3 Doa 3 Cinta (Nurman Hakim 2008)

The use of film as a medium for propagating religious messages goes back to the earliest days of cinema. Indeed, the apparent ‘Catholicism’ of early cinema is captured in Andre Bazin’s famous quote: ‘cinema was always interested in God’. Seventy films with biblical themes were made in the US and Europe before the First World War.

For the film scholar Conrad Ostwald, traditional cinema itself was a kind of secular religion: “The movie theater has acted like a secular religion, complete with the sacred space and rituals that mediate an experience of otherness”. This is because the film theater had been treated as a place of worship during the screening of biblical films. In 1908, the showing of The Life and Passion of the Christ was condemned by New York priest for taking place in a place of entertainment rather than in a church. Critics of the ‘secular’ screening suggested soothing organ music and incense burning to heighten spirituality of the film.

Biblical epics of early cinema became the wellspring for films made with other faiths in mind. The ‘Father of Indian cinema’, Dadasaheb Phalke was inspired by the life of Christ flickering across the silver screen:

While the life of Christ was rolling fast before my eyes I was mentally visualising the gods Shri Krishna, Shri Ramachandra, their Gokul and Ayodhya… Could we, the sons of India, ever be able to see Indian images on the screen?

The fruit of Phalke’s inspiration was the first Indian feature film, Raja Harischandra (1913), based on the Hindu Mahabharata.

Like the biblical epics of early cinema, dakwah or Islamic preaching is widely regarded to be central to the function of Islamic cinema and media. Derived from the Arabic term da’wa to mean call or invitation, dakwah in the Indonesian context is a general term to denote efforts to propagate Islam in society. Although dakwah is used to convert non-Muslims to Islam, the term is more commonly invoked for the strengthening of the Islamic faith and guiding Muslims to live by Islamic principles.

The use of cinema for dakwah, however, is vaguer in its execution. Nevertheless, it was embraced by Indonesia’s pioneering filmmakers such as Asrul Sani, Djamaluddin Malik, and Misbach Yusa Biran who made films for the purpose of dakwah. Clerics and religious commentators have often tended to define the dakwah film in terms of what it is not, in that it does not have the ‘immoral’ elements of Hollywood cinema and the preoccupation of Indonesian cinema with horror, the supernatural, and eroticized display of women.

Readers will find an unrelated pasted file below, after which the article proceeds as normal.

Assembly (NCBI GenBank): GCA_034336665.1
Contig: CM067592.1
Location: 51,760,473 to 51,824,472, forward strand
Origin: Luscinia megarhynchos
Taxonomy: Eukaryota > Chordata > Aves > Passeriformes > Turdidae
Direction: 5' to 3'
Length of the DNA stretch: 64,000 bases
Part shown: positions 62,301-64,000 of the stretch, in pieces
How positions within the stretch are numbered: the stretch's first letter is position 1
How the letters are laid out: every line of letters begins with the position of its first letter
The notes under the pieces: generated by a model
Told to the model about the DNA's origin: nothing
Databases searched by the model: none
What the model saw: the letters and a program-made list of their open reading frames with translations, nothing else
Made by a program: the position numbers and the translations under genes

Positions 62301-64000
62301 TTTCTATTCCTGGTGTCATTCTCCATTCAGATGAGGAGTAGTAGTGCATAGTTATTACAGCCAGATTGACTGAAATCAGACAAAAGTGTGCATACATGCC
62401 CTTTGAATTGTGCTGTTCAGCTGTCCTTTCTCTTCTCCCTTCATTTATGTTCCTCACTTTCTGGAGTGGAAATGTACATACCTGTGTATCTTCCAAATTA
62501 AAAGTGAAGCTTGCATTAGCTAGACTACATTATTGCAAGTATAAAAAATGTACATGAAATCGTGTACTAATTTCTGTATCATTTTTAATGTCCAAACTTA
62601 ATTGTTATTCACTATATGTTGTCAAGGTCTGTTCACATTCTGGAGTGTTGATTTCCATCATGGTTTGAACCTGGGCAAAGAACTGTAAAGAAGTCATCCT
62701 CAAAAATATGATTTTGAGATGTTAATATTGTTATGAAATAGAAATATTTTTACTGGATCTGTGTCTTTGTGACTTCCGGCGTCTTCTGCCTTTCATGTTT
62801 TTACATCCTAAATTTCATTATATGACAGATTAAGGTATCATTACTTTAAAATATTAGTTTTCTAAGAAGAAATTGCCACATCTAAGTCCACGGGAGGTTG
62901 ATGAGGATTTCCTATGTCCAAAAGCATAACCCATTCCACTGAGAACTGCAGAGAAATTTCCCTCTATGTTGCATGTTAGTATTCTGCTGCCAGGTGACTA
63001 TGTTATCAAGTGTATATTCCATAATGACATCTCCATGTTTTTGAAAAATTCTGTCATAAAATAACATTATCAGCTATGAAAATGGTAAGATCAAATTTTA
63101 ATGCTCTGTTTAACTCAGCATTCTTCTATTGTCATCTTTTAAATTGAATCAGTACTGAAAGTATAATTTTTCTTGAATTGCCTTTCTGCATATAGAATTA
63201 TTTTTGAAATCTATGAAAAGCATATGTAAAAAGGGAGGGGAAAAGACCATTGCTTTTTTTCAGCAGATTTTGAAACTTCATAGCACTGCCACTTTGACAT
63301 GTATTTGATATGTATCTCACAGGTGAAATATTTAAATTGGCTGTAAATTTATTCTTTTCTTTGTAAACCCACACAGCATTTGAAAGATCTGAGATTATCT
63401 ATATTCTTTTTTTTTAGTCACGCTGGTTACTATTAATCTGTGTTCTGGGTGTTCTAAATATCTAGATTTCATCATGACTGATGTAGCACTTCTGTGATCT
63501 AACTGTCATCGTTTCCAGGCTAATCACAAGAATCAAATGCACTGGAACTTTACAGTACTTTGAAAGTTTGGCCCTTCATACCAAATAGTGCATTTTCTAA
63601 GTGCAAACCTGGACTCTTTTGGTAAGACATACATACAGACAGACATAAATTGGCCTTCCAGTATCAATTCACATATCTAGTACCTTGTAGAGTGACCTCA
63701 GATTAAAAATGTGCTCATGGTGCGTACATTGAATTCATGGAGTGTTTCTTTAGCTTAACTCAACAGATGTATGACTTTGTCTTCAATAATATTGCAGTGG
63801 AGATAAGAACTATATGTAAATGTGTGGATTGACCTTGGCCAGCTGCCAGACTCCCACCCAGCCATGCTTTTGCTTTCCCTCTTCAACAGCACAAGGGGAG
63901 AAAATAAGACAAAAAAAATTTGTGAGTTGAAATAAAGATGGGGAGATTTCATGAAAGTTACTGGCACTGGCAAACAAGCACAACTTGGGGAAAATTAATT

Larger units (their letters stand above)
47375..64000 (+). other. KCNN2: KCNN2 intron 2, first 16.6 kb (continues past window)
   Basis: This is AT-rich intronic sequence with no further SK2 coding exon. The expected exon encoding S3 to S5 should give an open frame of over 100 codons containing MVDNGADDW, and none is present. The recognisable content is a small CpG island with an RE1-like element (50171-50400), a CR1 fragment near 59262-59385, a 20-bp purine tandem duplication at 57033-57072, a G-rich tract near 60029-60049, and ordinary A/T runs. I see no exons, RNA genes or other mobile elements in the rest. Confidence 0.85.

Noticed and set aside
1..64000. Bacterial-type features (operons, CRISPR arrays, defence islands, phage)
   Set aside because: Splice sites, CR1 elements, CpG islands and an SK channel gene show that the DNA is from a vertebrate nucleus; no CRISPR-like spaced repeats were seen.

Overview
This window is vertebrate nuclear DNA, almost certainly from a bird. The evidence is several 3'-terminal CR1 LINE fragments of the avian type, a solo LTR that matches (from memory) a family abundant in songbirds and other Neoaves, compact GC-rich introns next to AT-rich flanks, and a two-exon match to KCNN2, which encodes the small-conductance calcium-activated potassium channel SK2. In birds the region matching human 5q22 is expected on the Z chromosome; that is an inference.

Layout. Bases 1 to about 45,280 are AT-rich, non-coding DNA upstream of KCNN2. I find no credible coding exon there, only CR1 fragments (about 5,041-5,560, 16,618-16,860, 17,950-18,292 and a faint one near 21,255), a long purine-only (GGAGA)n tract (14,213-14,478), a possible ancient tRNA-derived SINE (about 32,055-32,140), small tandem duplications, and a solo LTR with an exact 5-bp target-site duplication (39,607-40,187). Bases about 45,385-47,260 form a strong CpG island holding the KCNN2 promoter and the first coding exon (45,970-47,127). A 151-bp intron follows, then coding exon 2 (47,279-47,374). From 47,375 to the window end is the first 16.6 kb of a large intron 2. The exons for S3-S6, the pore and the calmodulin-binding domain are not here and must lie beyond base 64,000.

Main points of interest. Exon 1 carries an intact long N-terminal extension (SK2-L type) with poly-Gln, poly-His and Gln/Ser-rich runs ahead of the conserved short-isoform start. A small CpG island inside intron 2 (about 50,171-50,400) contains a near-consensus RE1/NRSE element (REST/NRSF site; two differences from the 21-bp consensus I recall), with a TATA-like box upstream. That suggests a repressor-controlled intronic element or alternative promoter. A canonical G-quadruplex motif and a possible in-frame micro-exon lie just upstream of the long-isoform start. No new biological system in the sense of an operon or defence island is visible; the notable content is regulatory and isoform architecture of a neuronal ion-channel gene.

In his 1965 essay entitled ‘Film sebagai dakwah’ (Film as dakwah), distinguished filmmaker Usmar Ismail urgued other filmmakers to ‘make films a media of (national) struggle and a media for Islamic proselytizing’. Dakwah films, he asserts, need not to be religious or commercial akin to the 1956 Hollywood blockbuster The Ten Commandments but should affirm Muslims as subjects of God.

A fellow contemporary of Usmar Ismail, Asrul Sani, however, held a more critical view. Sani argued that all dakwah films made during the New Order and the period after were misguided in their approach. For Sani, Indonesian dakwah films are preoccupied with ritualistic and dogmatic Islam with the intention of substituting the role of the Kyai or religious leader. He even rejects the term ‘Islamic film’, arguing instead that “all films that go beyond the surface of life are [actually] religious films”.

The cinematic visualization of religious stories made with the very intent of moral didactism goes to the heart of the belief that films can be educational, spiritual, and above all, a source of moral good to be absorbed by ‘the masses’. Films with religious messages routinely begin with excerpts from sacred texts, sermon, an image of a holy structure, all of which allude to that something highly moral is to be learned from watching the film. Defying all classical theories of secularization and the retreat of religion to the private sphere, religion in the 20th and 21st centuries, now repackaged in a more popular format than ever (some say commodified) has found its way into public consciousness in brighter, glossier, and more mobile iterations.

To what extent will cinema remain a ritual in the 21st century? Cinema-going numbers have been dwindling since the rise of home-viewing video cassette tapes, television, and the internet. The cinema is no longer the only place where one can gaze upon images of the spectacular and receive tales of moral heroism. Like stragglers of a long party, faith, and cinema alike stick around promising an experience quite profound and mysterious. In its yoking of everyday jihad with global mission of terrorism, chaste love with the seductive yet soul-destructive power of money, ‘Islamic cinema’ may provide its viewers answers for spiritual conundrums both quotidian and world-transforming. Like other genres, there is a suspension of time and space, and an immediate connection is made between the viewer and the glowing purveyor of moral truths.